(CNN) — Randall McCloud saw trees fall and the porch get pulled apart as he watched from the entrance of his mother’s central Alabama house Thursday — and it was about to get much worse.

He dashed inside the kitchen and tried to reach his mother and his cousin in a hallway, but suddenly had nothing more to run on.

“The floor disappeared under my feet, and I went straight to the ground” beneath it, McCloud told CNN’s Amara Walker on Saturday, recalling the moment a tornado ripped his mother’s home apart.

The home in Autauga County’s Marbury community, some 25 miles northwest of Montgomery, had just been clobbered by one of the twisters that raked the South on Thursday. Seven people were killed in that county alone and nine overall in that day’s storms, including two in Georgia.

McCloud was scraped but alive.

“Had to crawl back up into the end that was still standing … crawl back up into in the hallway,” he said.

He found his mother and cousin, both also OK. The hallway and a small part of the kitchen were intact, but they were otherwise trapped by debris with no immediate way out.

Worried about the ceiling collapsing, McCloud got his mother into a walker with a seat, and “pushed her up against the refrigerator,” he said.

“I figured if the roof collapsed, the refrigerator might take some of the force of the roof coming down some,” he said. “So we had a small area there in the kitchen (where) we were all kind of huddled together.”

“It was just (us) sitting there thinking any moment the rest of the roof and stuff was going to cave in on us.”

There was no quick way to get to them — the area was devastated.

At least 20 homes in Autauga County were either damaged or destroyed, Gary Weaver, the deputy director of the county’s emergency management agency, said. Wind intensity that caused the damage was rated EF-3, meaning gusts of at least 136 mph — the National Weather Service said.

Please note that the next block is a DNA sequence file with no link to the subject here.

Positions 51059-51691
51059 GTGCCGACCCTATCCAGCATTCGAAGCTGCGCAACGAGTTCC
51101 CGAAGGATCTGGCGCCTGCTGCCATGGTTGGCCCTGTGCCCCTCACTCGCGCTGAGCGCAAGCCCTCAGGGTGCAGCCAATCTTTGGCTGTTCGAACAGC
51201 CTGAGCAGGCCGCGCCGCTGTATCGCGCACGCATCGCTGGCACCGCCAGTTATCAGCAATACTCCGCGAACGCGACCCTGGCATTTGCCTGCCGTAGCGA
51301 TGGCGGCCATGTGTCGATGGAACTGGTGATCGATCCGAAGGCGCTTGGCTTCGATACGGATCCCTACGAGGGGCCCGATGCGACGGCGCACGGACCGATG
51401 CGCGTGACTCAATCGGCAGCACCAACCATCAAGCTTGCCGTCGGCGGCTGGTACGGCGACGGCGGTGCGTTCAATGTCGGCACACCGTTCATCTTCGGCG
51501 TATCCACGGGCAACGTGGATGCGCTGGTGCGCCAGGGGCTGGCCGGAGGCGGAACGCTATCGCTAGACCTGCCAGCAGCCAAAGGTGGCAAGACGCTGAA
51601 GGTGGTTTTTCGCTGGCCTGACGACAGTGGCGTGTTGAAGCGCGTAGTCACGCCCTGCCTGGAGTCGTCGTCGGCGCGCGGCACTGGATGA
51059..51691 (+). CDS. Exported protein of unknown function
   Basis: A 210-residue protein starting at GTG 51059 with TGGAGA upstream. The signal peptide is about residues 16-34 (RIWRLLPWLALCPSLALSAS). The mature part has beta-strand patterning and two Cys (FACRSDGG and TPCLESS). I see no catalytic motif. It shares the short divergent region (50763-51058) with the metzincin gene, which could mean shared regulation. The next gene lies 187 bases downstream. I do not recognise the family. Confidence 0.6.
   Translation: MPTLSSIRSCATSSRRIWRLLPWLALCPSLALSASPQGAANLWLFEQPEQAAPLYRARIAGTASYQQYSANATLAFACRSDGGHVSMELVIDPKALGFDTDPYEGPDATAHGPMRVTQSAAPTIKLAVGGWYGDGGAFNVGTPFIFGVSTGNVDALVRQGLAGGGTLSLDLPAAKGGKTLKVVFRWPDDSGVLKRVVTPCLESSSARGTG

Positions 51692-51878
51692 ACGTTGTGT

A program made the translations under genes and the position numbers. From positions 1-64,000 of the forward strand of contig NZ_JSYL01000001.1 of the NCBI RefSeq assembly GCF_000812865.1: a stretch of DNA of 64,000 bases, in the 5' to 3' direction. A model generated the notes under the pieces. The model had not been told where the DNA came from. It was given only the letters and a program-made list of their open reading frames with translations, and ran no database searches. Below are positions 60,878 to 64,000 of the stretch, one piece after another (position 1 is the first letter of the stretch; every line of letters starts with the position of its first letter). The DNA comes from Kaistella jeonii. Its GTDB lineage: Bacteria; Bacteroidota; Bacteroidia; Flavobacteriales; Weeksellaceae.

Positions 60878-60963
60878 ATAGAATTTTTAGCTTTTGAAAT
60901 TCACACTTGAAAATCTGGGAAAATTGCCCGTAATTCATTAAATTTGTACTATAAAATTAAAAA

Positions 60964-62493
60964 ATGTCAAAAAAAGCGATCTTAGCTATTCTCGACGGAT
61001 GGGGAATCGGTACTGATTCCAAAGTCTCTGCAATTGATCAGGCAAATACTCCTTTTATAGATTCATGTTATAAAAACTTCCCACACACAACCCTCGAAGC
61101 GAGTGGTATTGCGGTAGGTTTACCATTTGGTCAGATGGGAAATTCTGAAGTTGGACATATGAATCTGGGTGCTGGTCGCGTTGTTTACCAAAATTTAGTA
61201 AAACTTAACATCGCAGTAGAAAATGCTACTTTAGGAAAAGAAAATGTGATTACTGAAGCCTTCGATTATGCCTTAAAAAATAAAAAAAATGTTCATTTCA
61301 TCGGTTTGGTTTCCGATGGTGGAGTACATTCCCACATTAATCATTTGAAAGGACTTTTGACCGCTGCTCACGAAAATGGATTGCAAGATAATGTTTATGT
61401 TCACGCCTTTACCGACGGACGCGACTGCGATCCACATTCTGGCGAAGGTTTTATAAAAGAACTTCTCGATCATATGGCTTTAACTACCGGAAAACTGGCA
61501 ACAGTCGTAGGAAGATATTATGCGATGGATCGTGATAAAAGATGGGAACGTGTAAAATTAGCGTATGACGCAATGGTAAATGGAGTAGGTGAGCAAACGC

Autuaga County’s Marbury area is about 45 miles northeast of Selma, an Alabama city, known for its role in the civil rights movement, that was devastated by an EF-2 tornado Thursday.

The same storm damaged both areas, but it wasn’t immediately clear if the path of damage was continuous, the National Weather Service said Friday.

In Autauga County, emergency workers and others cleared roads to get to the McCloud house. As people cut fallen trees, a neighbor used a skid steer loading vehicle to remove the pieces, McCloud said.

About three hours after the tornado hit, workers accessed the house and the family inside. McCloud’s mother was taken out on a gurney. “Once we got her out, we felt a lot better,” he said.

McCloud’s own home also was destroyed, as was another relative’s house, he said.

He and his mother are staying with his brother “until we can figure out a more permanent solution,” McCloud’s daughter Tiffany McCloud told CNN.

“It’s been something I really don’t want to experience again,” Randall McCloud said. “It was an ordeal.”

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